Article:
Way back in 2011 I started hacking around with the Coffeescript transpiler, for example seeing what it took to add Ruby’s overridable comparison operator to the language:
I ran a meet up group that made a speedy journey through SICP. The final two chapters of that book always felt like they required a lot more time than was easy to give them. So earlier this year I took a week out to stay in a beautiful house in the Austrian alps with SICP, pen and paper, and a goal: read chapters four and five of SICP and do the exercises!
After that week I felt I’d cracked the book, and had got a good idea of how compilers can be implemented. However, the challenge set by SICP’s final exercise wouldn't get out of my head:
As a counterpoint to exercise 5.51, modify the compiler so that it compiles Scheme procedures into sequences of C instructions.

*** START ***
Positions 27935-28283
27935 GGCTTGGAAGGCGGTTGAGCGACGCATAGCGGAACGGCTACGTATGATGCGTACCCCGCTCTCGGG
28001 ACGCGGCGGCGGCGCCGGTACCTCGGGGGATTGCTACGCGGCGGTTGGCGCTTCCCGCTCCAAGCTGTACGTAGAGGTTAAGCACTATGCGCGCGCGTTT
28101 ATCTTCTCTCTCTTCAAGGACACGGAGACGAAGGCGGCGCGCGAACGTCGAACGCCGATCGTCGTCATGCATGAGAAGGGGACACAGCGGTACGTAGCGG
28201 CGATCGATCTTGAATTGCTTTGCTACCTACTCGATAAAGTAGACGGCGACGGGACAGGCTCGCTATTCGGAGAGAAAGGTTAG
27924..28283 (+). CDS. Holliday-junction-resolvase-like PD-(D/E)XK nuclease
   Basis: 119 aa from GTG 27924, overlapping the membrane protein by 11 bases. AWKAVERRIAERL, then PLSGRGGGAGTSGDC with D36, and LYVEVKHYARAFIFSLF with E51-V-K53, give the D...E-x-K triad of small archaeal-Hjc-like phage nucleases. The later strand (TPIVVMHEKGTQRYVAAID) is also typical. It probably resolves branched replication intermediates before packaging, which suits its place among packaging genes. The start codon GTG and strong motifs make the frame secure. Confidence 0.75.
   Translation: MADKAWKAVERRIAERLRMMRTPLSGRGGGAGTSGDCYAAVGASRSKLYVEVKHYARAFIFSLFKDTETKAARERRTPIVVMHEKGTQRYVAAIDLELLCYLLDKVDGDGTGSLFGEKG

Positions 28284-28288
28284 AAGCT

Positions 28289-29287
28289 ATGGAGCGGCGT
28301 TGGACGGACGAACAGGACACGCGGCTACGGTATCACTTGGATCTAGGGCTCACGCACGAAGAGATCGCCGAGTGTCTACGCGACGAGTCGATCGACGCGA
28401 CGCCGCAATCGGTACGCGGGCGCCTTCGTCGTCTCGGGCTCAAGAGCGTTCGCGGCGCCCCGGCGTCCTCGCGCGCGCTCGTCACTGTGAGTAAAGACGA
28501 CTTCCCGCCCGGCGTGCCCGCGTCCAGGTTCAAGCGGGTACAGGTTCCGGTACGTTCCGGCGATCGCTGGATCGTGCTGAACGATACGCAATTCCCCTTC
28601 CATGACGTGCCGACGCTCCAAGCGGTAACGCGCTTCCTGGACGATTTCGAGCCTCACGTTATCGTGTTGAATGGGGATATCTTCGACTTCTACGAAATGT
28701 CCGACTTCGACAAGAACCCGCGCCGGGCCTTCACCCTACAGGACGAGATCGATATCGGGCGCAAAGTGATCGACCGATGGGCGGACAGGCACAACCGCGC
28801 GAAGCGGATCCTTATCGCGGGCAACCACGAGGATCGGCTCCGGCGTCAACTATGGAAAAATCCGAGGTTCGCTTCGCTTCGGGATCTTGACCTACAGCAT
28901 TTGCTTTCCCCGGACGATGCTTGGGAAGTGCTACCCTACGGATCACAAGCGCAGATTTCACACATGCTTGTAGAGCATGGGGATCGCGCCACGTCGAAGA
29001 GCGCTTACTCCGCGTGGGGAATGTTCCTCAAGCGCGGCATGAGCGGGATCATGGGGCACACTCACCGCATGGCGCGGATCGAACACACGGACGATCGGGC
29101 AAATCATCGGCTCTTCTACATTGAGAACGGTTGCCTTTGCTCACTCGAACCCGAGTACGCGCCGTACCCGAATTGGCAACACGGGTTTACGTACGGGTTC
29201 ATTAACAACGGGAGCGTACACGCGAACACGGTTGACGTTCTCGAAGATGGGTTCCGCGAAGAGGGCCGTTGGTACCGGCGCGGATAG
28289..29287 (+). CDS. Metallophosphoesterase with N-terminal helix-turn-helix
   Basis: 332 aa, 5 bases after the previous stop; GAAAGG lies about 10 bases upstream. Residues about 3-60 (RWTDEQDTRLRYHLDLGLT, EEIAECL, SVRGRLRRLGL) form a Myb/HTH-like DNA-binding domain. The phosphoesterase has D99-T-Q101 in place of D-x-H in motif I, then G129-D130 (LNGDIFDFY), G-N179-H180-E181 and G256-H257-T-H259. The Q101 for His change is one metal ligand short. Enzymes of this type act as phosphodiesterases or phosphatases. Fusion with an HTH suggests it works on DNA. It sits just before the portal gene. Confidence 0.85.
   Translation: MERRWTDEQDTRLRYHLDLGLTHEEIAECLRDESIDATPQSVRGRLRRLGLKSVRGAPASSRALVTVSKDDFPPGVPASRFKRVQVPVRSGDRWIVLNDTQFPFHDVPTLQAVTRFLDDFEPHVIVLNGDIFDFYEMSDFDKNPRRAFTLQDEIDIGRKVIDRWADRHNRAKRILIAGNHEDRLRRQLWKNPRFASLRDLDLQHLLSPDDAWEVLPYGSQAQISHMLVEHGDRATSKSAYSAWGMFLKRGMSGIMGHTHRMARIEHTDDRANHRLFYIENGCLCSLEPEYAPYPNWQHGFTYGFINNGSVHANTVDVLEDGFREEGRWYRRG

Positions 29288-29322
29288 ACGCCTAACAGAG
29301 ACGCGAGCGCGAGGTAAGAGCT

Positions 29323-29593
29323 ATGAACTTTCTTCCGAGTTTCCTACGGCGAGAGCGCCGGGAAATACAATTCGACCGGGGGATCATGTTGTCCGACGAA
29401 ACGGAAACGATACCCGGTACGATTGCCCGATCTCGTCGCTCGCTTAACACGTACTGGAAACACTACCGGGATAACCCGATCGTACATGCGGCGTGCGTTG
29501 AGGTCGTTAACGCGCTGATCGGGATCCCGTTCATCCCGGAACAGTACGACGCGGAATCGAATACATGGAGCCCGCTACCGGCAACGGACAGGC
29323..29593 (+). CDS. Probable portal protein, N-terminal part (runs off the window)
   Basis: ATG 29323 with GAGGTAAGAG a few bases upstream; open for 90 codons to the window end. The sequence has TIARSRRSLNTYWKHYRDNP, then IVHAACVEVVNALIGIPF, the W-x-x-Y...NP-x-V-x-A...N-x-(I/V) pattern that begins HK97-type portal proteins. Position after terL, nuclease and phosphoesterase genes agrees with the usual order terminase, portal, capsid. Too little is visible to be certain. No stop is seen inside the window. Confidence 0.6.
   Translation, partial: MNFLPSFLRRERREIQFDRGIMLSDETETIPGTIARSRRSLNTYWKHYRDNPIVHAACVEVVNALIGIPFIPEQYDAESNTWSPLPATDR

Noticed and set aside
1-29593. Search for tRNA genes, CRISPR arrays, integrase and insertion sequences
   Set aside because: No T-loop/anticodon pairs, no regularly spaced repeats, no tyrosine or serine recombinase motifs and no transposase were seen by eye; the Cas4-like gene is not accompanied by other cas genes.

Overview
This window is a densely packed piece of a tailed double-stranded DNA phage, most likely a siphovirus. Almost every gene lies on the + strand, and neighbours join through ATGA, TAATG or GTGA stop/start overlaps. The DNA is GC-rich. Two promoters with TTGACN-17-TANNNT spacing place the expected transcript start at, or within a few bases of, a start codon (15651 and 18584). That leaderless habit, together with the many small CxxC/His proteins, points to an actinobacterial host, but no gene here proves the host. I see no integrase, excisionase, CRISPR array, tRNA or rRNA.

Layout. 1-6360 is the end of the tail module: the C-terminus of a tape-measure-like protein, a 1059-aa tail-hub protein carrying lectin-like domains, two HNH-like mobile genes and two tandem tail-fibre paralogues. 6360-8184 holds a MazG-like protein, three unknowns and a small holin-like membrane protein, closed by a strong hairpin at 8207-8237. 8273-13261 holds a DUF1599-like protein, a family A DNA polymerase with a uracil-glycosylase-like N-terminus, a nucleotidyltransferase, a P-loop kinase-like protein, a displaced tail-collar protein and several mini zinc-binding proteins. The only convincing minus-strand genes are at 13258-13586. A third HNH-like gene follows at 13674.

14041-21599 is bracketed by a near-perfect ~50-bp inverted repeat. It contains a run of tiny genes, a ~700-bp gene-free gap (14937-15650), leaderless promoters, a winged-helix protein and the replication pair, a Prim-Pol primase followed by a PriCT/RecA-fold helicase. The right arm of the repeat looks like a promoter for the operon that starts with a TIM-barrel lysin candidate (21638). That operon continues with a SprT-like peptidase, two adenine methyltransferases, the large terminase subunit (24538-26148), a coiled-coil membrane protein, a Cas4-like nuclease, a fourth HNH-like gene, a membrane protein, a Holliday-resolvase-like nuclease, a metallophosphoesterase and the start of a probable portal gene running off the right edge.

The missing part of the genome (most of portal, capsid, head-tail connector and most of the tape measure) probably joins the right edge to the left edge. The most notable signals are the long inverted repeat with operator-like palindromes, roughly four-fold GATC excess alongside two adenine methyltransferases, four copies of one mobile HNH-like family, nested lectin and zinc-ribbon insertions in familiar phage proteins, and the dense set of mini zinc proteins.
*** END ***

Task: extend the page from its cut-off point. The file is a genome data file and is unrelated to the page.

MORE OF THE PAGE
This exercises exemplifies why I love SICP - it's a mentor that shows sets you genuinely challenging tasks, which you can rely on giving you insights you'll find useful for as long as you write code.
I’ve got a lot out of the process so far, and I want to share it. To say the least it’s way too much for a single post. So I’m going to blog it every two weeks, going retrospectively over the first steps. I’ll introduce parsing and compiling bit by bit, without any required computer-science or C background: just the way I learned it!
I’ll cover the following:
- Compiling an interpreted, dynamic language. HUH?
- Compiler basics
- Representing values at runtime
- Compiling statements
- Compiling operators
- Compiling functions
- Compiling exceptions
- Garbage collection
- Event driven runtime
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